'Mummers' protest page

This Facebook listing is titled “Mummers/New Year’s Day Peaceful Protest Against Mayor Kenney.” — SCREENSHOT

A popular Facebook listing promoting a “Mummers” protest on New Year’s Day is peddling potentially racist and anti-Semitic imagery, raising questions about the organizers and their intentions for the event.

The images are the cover photo of the event page titled “Mummers/New Year’s Day Peaceful Protest Against Mayor Kenney.” Although the official Mummers Parade is canceled due to the coronavirus pandemic, the listing’s organizers are calling on people to protest on Second Street in South Philadelphia on Jan. 1.

The doctored image shows Mayor Jim Kenney wearing white and red face makeup while holding a frog umbrella, the latter of which is potentially a reference to the anti-Semitic and racist Pepe the Frog cartoon (although the Mummers’ Froggy Carr Wench Brigade uses a frog as its symbol, too.)

In the image, Kenney is surrounded by what appear to be Mummers marching in costumes holding Jewish Stars of David on South Broad Street.

Shira Goodman, regional director of the Philadelphia Anti-Defamation League Philadelphia (ADL), said the image as a whole was very troublesome and concerning. But Goodman cautioned that more needs to be known about the organizers and why they included the imagery of Stars of David and a frog.

“We don’t want to see anti-Semitic, racist, extremist messaging affiliated with protests,” she said. “That can be dangerous. We don’t want to see groups of people being blamed for governmental decisions.”

Mummers leadership has distanced itself from any Mummers protest and backed the Kenney administration’s ban on large-scale events due to the pandemic.

Sam Regalbutto, president of the String Band Association, said Mummers leadership had no organized efforts to protest on New Year’s Day in order to abide by health protocols.

Regalbutto, who said he was speaking for the String Band Association, said he believed the protest organizers were using the Mummers to make a “political statement against the city.”

“A lot of this is outside the Mummer world being created,” Regalbutto said. “They think they’re supporting us but they don’t realize that they’re hurting us with these things,” he said, referring to calls for protest.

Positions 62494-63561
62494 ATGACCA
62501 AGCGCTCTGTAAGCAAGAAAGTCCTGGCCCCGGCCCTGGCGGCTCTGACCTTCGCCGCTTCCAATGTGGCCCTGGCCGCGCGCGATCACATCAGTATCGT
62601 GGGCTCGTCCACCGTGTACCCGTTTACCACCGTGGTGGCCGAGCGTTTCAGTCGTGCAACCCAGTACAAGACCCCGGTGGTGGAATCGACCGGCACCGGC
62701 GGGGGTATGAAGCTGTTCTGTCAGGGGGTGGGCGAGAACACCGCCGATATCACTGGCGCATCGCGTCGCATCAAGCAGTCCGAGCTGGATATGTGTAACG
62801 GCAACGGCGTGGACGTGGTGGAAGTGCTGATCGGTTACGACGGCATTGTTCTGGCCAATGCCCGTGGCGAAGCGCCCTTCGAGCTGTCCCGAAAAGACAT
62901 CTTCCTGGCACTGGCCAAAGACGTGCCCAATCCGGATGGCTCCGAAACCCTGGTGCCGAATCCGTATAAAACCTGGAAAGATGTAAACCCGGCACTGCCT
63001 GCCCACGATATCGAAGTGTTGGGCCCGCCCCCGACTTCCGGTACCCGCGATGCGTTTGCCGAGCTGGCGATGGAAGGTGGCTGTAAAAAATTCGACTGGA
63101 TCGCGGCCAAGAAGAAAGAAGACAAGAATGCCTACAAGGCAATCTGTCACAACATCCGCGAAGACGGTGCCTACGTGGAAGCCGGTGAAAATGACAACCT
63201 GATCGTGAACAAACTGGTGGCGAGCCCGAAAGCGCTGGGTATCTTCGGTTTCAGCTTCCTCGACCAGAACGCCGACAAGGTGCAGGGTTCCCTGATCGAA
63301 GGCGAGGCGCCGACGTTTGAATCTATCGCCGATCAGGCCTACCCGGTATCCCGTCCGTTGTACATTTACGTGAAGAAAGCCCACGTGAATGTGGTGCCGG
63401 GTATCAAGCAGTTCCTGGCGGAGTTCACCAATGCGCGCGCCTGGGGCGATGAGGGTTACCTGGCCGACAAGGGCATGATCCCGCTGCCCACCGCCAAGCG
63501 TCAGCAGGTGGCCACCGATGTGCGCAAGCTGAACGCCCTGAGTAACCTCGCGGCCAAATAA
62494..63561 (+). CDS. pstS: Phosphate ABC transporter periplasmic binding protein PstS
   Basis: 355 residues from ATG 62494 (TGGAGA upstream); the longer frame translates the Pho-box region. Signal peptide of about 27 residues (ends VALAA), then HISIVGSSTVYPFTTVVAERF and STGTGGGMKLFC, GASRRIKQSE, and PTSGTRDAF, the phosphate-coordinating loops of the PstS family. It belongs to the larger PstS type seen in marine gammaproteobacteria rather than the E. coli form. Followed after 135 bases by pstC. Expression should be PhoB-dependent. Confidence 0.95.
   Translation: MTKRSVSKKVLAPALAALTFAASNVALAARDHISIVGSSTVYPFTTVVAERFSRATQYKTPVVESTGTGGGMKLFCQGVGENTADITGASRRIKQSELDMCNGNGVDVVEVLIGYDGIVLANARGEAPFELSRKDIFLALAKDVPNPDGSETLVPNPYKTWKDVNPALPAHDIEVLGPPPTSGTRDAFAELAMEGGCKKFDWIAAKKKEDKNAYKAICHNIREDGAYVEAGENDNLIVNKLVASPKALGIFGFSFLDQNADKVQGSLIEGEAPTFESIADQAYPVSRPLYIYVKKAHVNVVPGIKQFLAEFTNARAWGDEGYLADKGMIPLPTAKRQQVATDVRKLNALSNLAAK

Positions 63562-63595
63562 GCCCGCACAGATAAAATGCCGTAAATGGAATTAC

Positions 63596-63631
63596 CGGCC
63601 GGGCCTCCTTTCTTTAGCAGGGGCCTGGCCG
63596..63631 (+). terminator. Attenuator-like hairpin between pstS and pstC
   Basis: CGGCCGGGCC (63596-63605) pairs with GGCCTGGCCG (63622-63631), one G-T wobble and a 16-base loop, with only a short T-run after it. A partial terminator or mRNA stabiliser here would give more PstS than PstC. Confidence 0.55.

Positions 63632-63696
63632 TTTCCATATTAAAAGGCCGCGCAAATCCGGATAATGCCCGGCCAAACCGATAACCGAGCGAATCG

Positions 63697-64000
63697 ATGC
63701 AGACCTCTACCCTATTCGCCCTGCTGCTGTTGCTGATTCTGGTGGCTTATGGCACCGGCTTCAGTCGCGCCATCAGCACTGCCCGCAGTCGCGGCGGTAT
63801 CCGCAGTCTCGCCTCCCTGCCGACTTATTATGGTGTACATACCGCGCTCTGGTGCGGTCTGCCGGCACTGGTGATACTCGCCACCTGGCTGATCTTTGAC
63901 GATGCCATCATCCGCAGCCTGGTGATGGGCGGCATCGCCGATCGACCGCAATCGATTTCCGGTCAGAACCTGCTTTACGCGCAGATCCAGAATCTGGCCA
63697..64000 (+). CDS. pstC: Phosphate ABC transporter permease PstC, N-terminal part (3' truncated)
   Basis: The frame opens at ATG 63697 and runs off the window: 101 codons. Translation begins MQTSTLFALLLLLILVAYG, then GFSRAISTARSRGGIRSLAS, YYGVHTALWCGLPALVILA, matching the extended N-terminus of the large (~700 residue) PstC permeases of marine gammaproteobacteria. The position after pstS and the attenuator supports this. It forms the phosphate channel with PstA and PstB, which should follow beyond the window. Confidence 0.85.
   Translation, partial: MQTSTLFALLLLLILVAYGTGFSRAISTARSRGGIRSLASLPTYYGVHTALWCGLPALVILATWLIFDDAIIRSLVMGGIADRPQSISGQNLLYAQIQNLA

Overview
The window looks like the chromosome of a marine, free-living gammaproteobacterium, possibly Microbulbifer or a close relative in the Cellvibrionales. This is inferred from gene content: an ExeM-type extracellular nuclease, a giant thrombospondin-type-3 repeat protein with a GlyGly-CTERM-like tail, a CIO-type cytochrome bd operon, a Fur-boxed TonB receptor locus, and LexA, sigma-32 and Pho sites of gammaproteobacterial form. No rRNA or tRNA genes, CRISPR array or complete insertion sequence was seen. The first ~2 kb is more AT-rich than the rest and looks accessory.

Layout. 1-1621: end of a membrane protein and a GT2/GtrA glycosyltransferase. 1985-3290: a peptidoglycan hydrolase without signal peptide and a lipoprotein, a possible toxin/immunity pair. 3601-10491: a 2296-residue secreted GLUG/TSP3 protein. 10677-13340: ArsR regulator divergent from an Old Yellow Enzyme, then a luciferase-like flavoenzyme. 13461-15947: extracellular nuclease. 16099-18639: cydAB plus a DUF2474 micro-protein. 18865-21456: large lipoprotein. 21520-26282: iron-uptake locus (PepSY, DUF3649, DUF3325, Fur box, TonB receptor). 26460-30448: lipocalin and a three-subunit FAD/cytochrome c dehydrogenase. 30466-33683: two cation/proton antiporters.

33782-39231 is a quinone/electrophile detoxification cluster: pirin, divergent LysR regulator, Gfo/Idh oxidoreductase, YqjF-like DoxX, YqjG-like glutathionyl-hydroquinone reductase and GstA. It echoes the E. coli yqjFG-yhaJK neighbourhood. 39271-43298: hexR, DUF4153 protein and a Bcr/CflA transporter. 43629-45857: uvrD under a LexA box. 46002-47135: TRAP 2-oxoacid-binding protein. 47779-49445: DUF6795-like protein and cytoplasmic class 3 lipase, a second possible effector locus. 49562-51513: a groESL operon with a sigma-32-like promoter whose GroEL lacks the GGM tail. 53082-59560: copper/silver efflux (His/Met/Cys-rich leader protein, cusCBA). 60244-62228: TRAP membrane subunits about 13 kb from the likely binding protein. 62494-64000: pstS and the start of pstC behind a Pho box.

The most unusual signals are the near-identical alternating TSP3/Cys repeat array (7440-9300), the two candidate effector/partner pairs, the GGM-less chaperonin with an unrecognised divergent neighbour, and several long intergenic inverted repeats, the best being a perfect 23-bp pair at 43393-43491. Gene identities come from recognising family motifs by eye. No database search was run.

It remains unclear who the organizers of the protest march are. The two Facebook users who created the listing, Smelt Dank Memes and Kenney Was A Mummer Once, did not respond to multiple requests for comment.

The protest is billing itself as a First Amendment demonstration against Kenney’s “erroneous taxes and restrictions on our freedoms and liberties,” according to the listing, which has been up since July. More than 11,100 people have responded to the listing, including 2,800 who said they would go.

Upon first seeing the image associated with the Facebook listing, Chad Dion Lassiter, executive director of the Pennsylvania Human Relations Commission, said it “raised a lot of flags.”

“It could be viewed as a very divisive image that’s rooted in racial attacks even if that’s not the intent,” Lassiter said.

Regalbutto recognized the Mummers pictured in the image holding the Jewish Stars of David as a recent sketch from the String Band division inspired by “Fiddler on the Roof,” a musical about Jewish tradition. The city and a local Jewish organization vetted the theme that year, he said.

The Kenney administration has no ongoing conversations about the protest with Mummers leadership and declined to comment on the image used in the Facebook listing, according to administration spokeswomen in an email.

Kenney urged people not to protest during a news conference last week. The city has not issued any permits for the potential protest but officials will not prevent Mummers from marching. Police will be deployed to ensure safety.

“Certainly people have a right to protest and we’ll try to keep them safe,” Kenney said last week. “If they would wear a mask, that would be helpful and not kind of breathe all over each other would be also helpful.”

While Pepe the Frog is not an inherently bigoted image, the white supremacist movement has increasingly used Pepe memes to espouse racist and bigoted ideas, Goodman said. The ADL has labeled Pepe the Frog a general hate symbol.

“People have been using it for racist memes and imagery and it can send a signal,” said Goodman about Pepe the Frog. “So it really depends what this organizer or these organizers are trying to do,” she said.

The user Smelt Dank Memes referenced “pepe the frog” in a Facebook post about another news organization’s coverage of the proposed protest. The user’s Facebook page also includes Pepe the Frog images and postings.

The ADL petitioned Facebook to remove the same doctored image after it surfaced this summer because it was a classic anti-Semitic image, implying Jews control the government, Goodman said.

Goodman and Lassiter noted the racist and offensive history of the Mummers Parade, which included racially derogatory skits and marchers and parade-goers wearing blackface.

Goodman also warned about supporters being duped by organizers with ulterior agendas.

“You can go to a site that you think is just about a First Amendment protest or protest about the quarantine restrictions,” she said, “but some of the people behind it may have different intent and different messages.”

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